Rep. Al GreenAlexander (Al) N. GreenDem lawmaker meets with deported man in El Salvador The Hill's 12:30 Report Black Dems take lead in push to impeach Trump MORE (D-Texas) said Thursday that he will force a House floor vote to impeach President Trump next week.

The actual House vote will likely only be a procedural vote, but it will still serve as the first referendum in Congress to impeach Trump. It comes when Trump has spent less than 11 months in office.

"Next week, there will be a vote to impeach," Green announced in a House floor speech.

"I refuse to stand idly by as a billionaire bigot does irreparable harm to my country. A billionaire bigot who tolerates the KKK, but won’t tolerate Islam. A billionaire bigot who tolerates anti-Semitism, racism, sexism, ethnocentrism, xenophobia and homophobia," he said.

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Green plans to force a vote on a "privileged" resolution that lays out his case for impeaching Trump. Under House rules, privileged resolutions must receive floor action within two legislative days.

The impeachment effort is sure to fail given opposition from the House GOP majority, as well as most Democrats, who think it's premature to push impeachment at this point.

It's unclear how Republicans would move to dismiss Green's resolution, but the formal vote may specifically move to table it, send it to committee or move directly on its contents.

Green is among a handful of Democrats who have been agitating for Trump's impeachment for months.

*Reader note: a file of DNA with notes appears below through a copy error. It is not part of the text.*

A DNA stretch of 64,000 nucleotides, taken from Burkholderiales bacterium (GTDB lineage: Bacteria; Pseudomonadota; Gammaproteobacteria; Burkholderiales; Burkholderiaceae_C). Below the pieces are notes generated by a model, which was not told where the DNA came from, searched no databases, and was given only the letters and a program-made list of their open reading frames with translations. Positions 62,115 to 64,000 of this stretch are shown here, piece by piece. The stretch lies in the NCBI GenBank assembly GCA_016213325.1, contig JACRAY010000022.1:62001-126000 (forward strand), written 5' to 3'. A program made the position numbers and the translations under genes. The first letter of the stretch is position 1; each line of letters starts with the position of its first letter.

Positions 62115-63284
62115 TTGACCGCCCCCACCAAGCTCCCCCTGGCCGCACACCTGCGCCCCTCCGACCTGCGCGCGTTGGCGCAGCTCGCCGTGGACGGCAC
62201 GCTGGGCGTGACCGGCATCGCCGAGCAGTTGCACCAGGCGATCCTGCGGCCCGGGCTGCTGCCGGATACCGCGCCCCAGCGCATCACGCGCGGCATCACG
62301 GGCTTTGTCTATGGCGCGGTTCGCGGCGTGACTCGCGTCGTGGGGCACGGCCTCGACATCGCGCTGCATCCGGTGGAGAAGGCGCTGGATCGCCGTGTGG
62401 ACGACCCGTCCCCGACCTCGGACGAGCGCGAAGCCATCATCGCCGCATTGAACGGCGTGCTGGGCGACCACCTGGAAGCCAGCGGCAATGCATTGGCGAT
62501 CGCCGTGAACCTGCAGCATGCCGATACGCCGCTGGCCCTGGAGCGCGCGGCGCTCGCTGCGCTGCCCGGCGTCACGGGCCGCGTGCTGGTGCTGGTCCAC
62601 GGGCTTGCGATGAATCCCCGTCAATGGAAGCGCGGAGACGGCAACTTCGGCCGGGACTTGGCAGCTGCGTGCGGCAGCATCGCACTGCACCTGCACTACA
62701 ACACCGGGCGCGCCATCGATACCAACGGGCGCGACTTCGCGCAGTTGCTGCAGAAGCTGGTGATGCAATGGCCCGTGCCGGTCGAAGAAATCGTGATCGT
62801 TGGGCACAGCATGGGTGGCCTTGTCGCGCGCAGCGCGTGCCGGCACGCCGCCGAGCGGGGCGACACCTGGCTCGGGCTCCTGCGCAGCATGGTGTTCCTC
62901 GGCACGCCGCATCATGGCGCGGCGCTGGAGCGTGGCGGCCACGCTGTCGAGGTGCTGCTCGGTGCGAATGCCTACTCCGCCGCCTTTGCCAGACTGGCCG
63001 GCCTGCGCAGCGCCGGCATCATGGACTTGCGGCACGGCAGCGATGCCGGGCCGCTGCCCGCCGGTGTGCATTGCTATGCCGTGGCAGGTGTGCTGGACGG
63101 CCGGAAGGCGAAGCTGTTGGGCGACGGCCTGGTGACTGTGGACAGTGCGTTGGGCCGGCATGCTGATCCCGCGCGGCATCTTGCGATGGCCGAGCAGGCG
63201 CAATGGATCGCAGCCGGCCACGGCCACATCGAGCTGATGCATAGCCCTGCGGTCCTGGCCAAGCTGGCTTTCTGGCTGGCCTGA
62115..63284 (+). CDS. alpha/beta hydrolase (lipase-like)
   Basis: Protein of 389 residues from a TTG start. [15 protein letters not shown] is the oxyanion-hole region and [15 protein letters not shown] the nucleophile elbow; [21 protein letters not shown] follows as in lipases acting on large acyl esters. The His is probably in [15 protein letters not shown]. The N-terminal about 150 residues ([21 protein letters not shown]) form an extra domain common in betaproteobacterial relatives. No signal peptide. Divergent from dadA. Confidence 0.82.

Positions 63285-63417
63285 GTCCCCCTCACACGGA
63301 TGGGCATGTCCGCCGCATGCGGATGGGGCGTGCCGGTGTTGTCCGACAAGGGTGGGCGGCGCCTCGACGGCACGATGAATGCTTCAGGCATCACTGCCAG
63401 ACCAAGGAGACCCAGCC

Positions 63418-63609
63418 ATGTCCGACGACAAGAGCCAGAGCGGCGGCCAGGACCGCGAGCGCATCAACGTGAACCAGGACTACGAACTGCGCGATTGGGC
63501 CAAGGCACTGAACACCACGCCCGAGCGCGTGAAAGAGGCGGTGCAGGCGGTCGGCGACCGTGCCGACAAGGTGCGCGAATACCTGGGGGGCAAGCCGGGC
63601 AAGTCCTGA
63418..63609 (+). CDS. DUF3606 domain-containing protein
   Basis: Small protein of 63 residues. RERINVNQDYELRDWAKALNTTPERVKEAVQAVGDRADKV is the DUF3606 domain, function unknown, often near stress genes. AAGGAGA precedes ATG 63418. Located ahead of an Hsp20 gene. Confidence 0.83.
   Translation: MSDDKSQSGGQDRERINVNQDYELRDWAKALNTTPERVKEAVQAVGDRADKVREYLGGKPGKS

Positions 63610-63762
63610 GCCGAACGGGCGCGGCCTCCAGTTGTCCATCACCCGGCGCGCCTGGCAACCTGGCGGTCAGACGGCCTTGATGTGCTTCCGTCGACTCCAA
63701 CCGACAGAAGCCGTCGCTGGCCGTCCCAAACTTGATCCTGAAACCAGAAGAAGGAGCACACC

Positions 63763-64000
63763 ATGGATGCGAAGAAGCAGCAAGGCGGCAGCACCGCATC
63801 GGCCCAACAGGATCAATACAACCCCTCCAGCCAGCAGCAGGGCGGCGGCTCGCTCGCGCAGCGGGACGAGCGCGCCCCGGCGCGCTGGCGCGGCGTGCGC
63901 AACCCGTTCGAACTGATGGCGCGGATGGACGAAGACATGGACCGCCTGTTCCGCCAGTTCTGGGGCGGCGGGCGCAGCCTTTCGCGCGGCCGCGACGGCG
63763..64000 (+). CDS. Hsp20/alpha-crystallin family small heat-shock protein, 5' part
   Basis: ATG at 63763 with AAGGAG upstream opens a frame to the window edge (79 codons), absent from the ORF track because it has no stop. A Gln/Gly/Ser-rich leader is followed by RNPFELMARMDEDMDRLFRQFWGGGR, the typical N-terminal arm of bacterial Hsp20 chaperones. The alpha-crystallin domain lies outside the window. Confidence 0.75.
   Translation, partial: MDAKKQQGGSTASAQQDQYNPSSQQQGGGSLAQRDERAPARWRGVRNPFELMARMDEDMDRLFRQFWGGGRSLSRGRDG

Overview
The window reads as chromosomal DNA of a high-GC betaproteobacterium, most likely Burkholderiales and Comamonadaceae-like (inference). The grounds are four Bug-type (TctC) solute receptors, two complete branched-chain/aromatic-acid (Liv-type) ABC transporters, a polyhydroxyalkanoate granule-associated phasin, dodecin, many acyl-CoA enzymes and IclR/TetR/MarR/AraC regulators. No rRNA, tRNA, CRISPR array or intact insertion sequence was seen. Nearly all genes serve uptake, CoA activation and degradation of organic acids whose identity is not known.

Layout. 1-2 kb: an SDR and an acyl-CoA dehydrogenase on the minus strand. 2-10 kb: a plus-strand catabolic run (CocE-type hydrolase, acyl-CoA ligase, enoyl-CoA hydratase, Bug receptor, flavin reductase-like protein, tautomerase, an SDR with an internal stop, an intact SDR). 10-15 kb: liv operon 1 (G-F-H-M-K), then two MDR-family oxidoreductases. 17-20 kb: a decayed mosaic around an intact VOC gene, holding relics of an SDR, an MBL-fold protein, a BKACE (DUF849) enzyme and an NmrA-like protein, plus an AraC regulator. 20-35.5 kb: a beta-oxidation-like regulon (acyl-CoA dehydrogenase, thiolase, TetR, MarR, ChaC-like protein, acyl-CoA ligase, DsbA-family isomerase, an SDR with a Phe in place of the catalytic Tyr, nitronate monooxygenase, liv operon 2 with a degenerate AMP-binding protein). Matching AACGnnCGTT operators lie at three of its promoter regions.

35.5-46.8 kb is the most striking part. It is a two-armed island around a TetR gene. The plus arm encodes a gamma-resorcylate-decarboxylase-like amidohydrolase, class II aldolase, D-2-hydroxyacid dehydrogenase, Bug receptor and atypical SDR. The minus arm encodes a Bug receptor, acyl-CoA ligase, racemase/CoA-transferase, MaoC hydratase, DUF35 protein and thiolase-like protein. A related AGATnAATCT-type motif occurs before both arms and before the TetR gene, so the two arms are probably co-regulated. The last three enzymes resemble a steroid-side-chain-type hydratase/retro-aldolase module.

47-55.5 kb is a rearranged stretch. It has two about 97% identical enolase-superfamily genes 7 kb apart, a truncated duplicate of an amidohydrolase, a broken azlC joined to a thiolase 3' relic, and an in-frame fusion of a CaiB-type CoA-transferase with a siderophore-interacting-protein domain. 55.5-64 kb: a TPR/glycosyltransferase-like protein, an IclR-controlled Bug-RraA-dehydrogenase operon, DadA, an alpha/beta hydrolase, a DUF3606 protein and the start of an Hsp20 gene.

He unveiled his articles of impeachment in October, which state that Trump is "fueling an alt-right hate machine" that's "causing immediate injury to American society."

The articles of impeachment cite as examples Trump's equivocating response to the violence stemming from a white supremacist march in Charlottesville, Va., over the summer and attacks on NFL players kneeling during the national anthem to protest police brutality.

Green declined to force a vote at the time he originally introduced the articles, citing a desire to let the public and fellow lawmakers review them. But he later pledged to force a vote on impeachment by Christmas.

Green's plans to force a vote on impeachment comes after Trump retweeted anti-Muslim videos from a fringe British nationalist group on Wednesday. Trump's retweets drew backlash from British leaders, including Prime Minister Theresa May.

A handful of other Democrats have also unveiled articles of impeachment, but haven't gone as far as promising to force their colleagues vote on them.

Six House Democrats introduced articles of impeachment earlier this month, with Reps. Steve CohenStephen (Steve) Ira CohenFox's Wallace: 'It's a mistake' for Dems to boycott State of the Union WHIP LIST: Dems boycotting Trump’s State of the Union Lewandowski: ‘We’ve got a real problem’ if Dems retake the House MORE (Tenn.), Luis Gutiérrez (Ill.), Marcia FudgeMarcia Louise FudgeHouse rejects effort to condemn lawmaker for demanding 'Dreamer' arrests Hispanic Dems seek vote to condemn GOP lawmaker for demanding arrests of 'Dreamers' Dem lawmaker: ‘We are seeing the dumbing down of the presidency’ MORE (Ohio), John YarmuthJohn Allen YarmuthHouse Dems see shutdown as inevitable Red state Dem: Trump has 'committed impeachable offenses' Congress reeling from sexual harassment deluge MORE (Ky.), Adriano EspaillatAdriano de Jesus Espaillat CabralLeft fears Democrats will give too much on immigration Trump’s border wall becomes flashpoint in shutdown fight Dem: Putin trying to 'outflank' US across the globe while Trump tweets MORE (N.Y.) and Green as its sponsors. 

Rep. Brad ShermanBradley (Brad) James ShermanThe Trump Presidency: Year One House Dem pledges impeachment vote after Trump's 'sh--hole countries' remark Trump earns praise for support of Iranian protesters MORE (D-Calif.) also filed an article of impeachment in July arguing that Trump obstructed justice by firing James Comey as FBI director amid the agency's investigation of whether the president's 2016 campaign colluded with the Russian government.